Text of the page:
Intimate kissing is vital in establishing pleasure and connectivity during foreplay and sex. Kissing not only one's partner's lips but their neck, ears, forehead, breasts, back, thighs and buttocks, as well as experimenting with different pressures whilst kissing, can have a very positive erotogenic effect during.
Bathing together, manual stimulation, fingering or hand jobs, massage, dryhumping, use of sex toys and oral sex during foreplay can all lead to more enjoyable penetrative sex whether vaginal, anal or both. What’s more, incorporating some kinky activity into one's foreplay such as gentle spanking, tying one's partner up or use of a blindfold can prolong the anticipation of more gratifying sex.
Foreplay and sex can start long before one is in the same room with one's partner. Leaving a romantic note like on a pillow or in a gym bag outlining the planned event can excite one's partner. Sending a sexy text (sext) telling one's partner what one is going to do to them sexually can also be exciting, as it lets one know they are being thought of.
Other forms of it may include initiating eye contact and flirting in the same room, preparing a romantic dinner and being playful with food, or dancing with one's partner and sensually contacting their body. Lighting some candles, dimming lighting, playing romantic music, playing a sex game, performing a strip tease or watching a sex video can enhance upcoming physical forms of foreplay and sex, too.
It is important to understand that there is no good or bad method of it. One doesn't need to spend hours cuddling, stroking and kissing before one moves onto sex. It is all about building an emotional connection. Open and honest communication about likes and dislikes between a couple will enhance foreplay and/or penetrative sexual experiences. This will ultimately lead to one having good sexual health.
Foreplay is a highly subjective term that is open to interpretation. For this reason, couples who choose to engage in it should make sure that they are on the same page about which activities they want to include in or exclude from their sexual experiences. People choose to practice it for a variety of reasons, though only one person and their partner can decide what is right for their sex life together.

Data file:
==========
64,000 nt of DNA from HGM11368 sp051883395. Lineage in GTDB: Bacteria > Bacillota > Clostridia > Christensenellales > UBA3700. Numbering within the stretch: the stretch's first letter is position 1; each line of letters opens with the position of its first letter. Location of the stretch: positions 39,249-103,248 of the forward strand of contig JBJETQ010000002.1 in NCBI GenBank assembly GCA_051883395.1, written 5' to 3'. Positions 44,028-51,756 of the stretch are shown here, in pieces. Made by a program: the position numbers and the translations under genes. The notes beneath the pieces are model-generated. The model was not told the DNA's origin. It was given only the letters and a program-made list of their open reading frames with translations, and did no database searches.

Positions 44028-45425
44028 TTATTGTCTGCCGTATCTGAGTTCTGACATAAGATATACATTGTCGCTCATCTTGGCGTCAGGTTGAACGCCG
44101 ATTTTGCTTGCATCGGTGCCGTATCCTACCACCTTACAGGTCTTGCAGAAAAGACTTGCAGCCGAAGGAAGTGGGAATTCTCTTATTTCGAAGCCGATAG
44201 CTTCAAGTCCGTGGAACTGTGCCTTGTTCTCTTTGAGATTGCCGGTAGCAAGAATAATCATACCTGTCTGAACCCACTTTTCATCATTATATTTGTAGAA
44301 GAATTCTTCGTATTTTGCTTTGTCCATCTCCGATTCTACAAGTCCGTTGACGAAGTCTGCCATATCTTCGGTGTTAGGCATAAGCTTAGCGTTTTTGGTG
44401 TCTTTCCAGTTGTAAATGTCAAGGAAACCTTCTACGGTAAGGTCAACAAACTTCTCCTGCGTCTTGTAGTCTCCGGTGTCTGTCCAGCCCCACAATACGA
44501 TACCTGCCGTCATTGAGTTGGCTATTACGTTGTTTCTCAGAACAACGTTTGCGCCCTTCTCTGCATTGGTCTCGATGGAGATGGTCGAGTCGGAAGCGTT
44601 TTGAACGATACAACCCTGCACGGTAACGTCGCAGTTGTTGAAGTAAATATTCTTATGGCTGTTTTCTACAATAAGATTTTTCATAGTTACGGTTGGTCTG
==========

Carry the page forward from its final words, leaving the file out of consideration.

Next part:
Keeping in mind the variable definitions and actions of foreplay, it is a good idea to be direct through open, honest communication about which sexual activities one would like to include or exclude with their partner(s) making sure they both respect each other’s sexual boundaries.
Ultimately, foreplay is a time for you and your partner/s to enjoy each other’s bodies in a safe, respectful and fun environment (mind-blowing sex toys optional).
L. Dean Knoll, M.D. is the Director of the Men’s Health Clinic and Prosthetic Urology for Urology Associates in Nashville, TN. Dr. Knoll received his medical degree from the University of Health Sciences, Chicago Medical School, North Chicago, Illinois. He completed an internship in general surgery and a residency in urology at the Mayo Clinic in Rochester, Minnesota. A frequent contributor to the medical press, Dr. Knoll has published over 100 peer-reviewed articles, abstracts and book chapters. He has delivered numerous lectures and operated both nationally and internationally. Dr. Knoll has been a principle investigator in over 110 basic science and clinical trials of new devices and pharmacotherapies for various urological diseases including new devices and pharmacotherapies for the diagnosis and treatment of male erectile dysfunction, male and female urinary incontinence and benign prostatic hypertrophy. Dr. Knoll is a fellow of the American College of Surgeons and a diplomat of the American Board of Urology. He is also a member of numerous international and nation medical organizations, including the American Urological Association, the International Society of Sexual Medicine and the Sexual Medicine Society of North America.